To foster collaboration between different local refugee projects and other stakeholders in order to promote the transformation of refugee camps into regenerative camps, the author started the Generation Restoration initiative. Ecosystem Restoration not only improves food security of refugee camps, self-sufficiency and the skills of refugees and thus their job opportunities through the great learning and training effect. It also strengthens their hope of being able to actively shape their own future – back in their own country or in a destination country – instead of falling into new spirals of dependency. This self-empowerment is one of the most important formative emotions that Ecosystem Restoration can trigger – not just for refugees.

The Miyawaki Method: A sustainable approach to forestry

Another innovative initiative is SUGi, where anyone can contribute to the restoration of forests on land and aquatic forests by making a donation of as little as 5 Dollars. SUGi Forest Makers and Ocean Gardeners use these funds to restore biodiversity and regenerate ecosystems worldwide.

Many organizations plant only non-native tree species in monocultures in remote locations. These projects have minimal positive impact and are often not transparent about their growth and long-term effects on the environment. Contrary, SUGi’s global network of forest farmers creates dense and biodiverse forests of native species using the Japanese Miyawaki Method: these forests are 100% natural, 30 times denser and 100 times more biodiverse than conventional woodlands. They also grow much faster, binding a lot of CO2 and cleaning the air from harmful pollutants – which is important, as 4.2 million people worldwide die from air pollution every year. Especially in cities, the Miyawaki Method is ideal because it requires little space and counteracts the severe air pollution, which is especially noticeable in urban areas.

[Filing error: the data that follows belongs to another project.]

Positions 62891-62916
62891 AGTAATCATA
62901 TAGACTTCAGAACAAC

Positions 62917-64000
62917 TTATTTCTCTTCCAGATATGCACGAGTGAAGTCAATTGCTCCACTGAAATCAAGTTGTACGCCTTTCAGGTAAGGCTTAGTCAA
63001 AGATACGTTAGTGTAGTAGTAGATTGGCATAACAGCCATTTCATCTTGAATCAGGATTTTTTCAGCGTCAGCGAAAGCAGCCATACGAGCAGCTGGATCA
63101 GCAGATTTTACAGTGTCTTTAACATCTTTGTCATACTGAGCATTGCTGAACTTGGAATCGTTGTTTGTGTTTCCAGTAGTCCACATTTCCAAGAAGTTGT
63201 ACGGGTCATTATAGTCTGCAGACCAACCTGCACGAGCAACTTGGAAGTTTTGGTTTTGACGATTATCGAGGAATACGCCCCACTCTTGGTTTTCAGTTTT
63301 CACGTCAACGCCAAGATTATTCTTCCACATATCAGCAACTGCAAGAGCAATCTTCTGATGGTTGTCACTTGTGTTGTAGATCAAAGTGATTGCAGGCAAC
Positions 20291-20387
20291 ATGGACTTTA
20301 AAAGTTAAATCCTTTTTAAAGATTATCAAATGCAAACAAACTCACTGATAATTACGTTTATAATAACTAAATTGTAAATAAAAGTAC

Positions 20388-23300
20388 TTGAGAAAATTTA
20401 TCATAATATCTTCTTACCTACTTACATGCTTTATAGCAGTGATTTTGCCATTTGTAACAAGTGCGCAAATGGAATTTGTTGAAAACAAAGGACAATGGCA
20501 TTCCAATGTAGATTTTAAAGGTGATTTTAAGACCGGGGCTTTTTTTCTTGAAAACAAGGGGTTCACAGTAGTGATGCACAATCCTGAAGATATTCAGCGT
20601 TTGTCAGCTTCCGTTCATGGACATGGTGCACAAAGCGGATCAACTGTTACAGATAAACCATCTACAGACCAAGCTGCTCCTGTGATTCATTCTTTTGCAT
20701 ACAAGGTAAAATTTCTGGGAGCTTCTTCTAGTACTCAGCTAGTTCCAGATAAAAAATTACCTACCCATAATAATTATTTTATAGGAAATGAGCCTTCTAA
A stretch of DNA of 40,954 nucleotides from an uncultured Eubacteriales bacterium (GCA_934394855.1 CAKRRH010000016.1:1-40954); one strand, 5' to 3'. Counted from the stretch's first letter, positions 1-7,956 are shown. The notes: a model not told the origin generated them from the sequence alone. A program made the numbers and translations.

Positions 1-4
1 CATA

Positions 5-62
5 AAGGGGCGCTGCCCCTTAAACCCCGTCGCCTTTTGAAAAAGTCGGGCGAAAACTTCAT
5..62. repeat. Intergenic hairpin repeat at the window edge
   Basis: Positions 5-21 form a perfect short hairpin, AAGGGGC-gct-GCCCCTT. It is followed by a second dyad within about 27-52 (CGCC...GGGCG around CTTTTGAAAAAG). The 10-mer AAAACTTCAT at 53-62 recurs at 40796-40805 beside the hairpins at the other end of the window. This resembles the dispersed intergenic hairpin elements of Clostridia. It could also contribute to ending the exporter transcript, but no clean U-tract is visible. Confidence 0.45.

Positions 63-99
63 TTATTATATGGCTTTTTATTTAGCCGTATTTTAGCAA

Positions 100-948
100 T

The organization Justdiggit is specifically working to regreen degraded land in Africa to counteract global warming. With local communities and partners, they collect rainwater, plant trees and create grass seedbeds, for example. Justdiggit does one thing particularly well: They are all about a strong communications approach to raise awareness of nature-based solutions around the world, closely cooperating with partners like Google, the IKEA Foundation, and National Geographic, as well as well-known advertising ambassadors and relying on striking advertising campaigns. 

What actions do businesses need to take?

Achieving the goals of the new UN Decade will require more than just policymakers, NGOs and committed individuals. Additionally, it needs companies to pursue the goals of the Decade in their sustainability strategies. The political focus on restoring ecosystems means a great responsibility for conventional businesses, but also offers great opportunities.

One example of a company’s successful involvement in ecosystem restoration is the German enterprise Reckhaus. Transforming Executive Director Dr. Hans-Dietrich Reckhaus launched the Insect Respect initiative, transforming his company’s business model from a manufacturer of chemical biocides to a provider of ecological services. Coming from an over 60 years tradition of biocide production, Reckhaus is now focusing on a new way to make money: By unsealing and greening surfaces, the company is creating insect-friendly habitats on roofs and corporate areas.

Seeing changes of thinking even in such a conventional industry, transformation becomes possible in every sector. The global task of ecosystem restoration will be a multi-billion project. Companies and politicians will have to invest a lot of money in the restoration of ecosystems. Those already working on issues such as biodiversity, nature conservation or reforestation will have the chance to position themselves as competent cooperation partners and to show what they have researched and achieved.


A whole generation is keen to build their future in a positive way. Pioneers are gathering good ideas, encouraging examples and organizing exchanges of experience in the framework of the new UN Decade on Ecosystem Restoration. The momentum is here, the motivation is here, and the people with the right knowledge and experience are here. The time to take action is now: Participate in the UN Decade and become a part of the Generation Restoration!

Tina Teucher

Sustainable Matchmaker and professional moderator. Strives to support regenerative projects in spreading their ideas, growing, scaling and multiplying. Together with a growing team, she is dedicated to bring her vision into a reality: Transforming refugee camps into places of regeneration and hope through ecosystem restoration.